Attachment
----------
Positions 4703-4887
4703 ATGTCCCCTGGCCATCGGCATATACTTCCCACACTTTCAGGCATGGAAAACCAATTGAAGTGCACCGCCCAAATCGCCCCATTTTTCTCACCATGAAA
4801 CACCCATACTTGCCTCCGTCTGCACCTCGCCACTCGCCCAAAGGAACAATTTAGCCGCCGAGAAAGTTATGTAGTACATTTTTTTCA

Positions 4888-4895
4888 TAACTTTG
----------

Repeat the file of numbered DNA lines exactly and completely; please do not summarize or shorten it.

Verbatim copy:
Positions 4703-4887
4703 ATGTCCCCTGGCCATCGGCATATACTTCCCACACTTTCAGGCATGGAAAACCAATTGAAGTGCACCGCCCAAATCGCCCCATTTTTCTCACCATGAAA
4801 CACCCATACTTGCCTCCGTCTGCACCTCGCCACTCGCCCAAAGGAACAATTTAGCCGCCGAGAAAGTTATGTAGTACATTTTTTTCA

Positions 4888-4895
4888 TAACTTTG